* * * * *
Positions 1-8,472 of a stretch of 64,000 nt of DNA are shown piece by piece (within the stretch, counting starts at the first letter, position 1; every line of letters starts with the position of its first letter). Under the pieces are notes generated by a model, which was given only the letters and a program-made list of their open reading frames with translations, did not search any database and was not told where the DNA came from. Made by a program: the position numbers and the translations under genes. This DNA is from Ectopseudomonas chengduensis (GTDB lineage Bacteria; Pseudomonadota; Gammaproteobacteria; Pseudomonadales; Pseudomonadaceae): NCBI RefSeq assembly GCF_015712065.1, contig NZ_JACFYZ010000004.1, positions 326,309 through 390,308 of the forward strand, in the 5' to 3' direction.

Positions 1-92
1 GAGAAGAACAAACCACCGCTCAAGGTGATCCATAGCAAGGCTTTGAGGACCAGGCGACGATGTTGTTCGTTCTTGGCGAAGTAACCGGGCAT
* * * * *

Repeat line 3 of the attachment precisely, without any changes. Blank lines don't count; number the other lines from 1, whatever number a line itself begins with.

1 GAGAAGAACAAACCACCGCTCAAGGTGATCCATAGCAAGGCTTTGAGGACCAGGCGACGATGTTGTTCGTTCTTGGCGAAGTAACCGGGCAT